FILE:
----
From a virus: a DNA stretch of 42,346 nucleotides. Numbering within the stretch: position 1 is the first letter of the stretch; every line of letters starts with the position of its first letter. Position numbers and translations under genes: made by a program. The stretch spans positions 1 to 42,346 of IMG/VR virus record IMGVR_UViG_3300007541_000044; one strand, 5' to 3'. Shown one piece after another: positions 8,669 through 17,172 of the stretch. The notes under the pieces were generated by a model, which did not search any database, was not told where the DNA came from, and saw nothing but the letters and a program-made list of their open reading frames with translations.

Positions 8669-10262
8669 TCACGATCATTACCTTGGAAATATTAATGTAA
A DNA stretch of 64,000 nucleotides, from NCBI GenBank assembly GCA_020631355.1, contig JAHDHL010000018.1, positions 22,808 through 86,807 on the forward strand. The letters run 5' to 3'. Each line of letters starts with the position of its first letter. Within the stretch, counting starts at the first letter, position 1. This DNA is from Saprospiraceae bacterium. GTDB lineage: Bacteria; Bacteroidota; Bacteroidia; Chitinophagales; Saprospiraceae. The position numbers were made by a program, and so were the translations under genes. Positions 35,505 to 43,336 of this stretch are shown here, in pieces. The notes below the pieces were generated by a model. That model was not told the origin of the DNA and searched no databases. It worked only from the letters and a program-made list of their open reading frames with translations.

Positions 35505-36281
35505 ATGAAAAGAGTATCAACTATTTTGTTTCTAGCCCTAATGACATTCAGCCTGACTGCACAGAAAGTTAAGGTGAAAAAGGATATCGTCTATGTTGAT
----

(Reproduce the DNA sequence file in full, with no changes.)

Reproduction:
From a virus: a DNA stretch of 42,346 nucleotides. Numbering within the stretch: position 1 is the first letter of the stretch; every line of letters starts with the position of its first letter. Position numbers and translations under genes: made by a program. The stretch spans positions 1 to 42,346 of IMG/VR virus record IMGVR_UViG_3300007541_000044; one strand, 5' to 3'. Shown one piece after another: positions 8,669 through 17,172 of the stretch. The notes under the pieces were generated by a model, which did not search any database, was not told where the DNA came from, and saw nothing but the letters and a program-made list of their open reading frames with translations.

Positions 8669-10262
8669 TCACGATCATTACCTTGGAAATATTAATGTAA
A DNA stretch of 64,000 nucleotides, from NCBI GenBank assembly GCA_020631355.1, contig JAHDHL010000018.1, positions 22,808 through 86,807 on the forward strand. The letters run 5' to 3'. Each line of letters starts with the position of its first letter. Within the stretch, counting starts at the first letter, position 1. This DNA is from Saprospiraceae bacterium. GTDB lineage: Bacteria; Bacteroidota; Bacteroidia; Chitinophagales; Saprospiraceae. The position numbers were made by a program, and so were the translations under genes. Positions 35,505 to 43,336 of this stretch are shown here, in pieces. The notes below the pieces were generated by a model. That model was not told the origin of the DNA and searched no databases. It worked only from the letters and a program-made list of their open reading frames with translations.

Positions 35505-36281
35505 ATGAAAAGAGTATCAACTATTTTGTTTCTAGCCCTAATGACATTCAGCCTGACTGCACAGAAAGTTAAGGTGAAAAAGGATATCGTCTATGTTGAT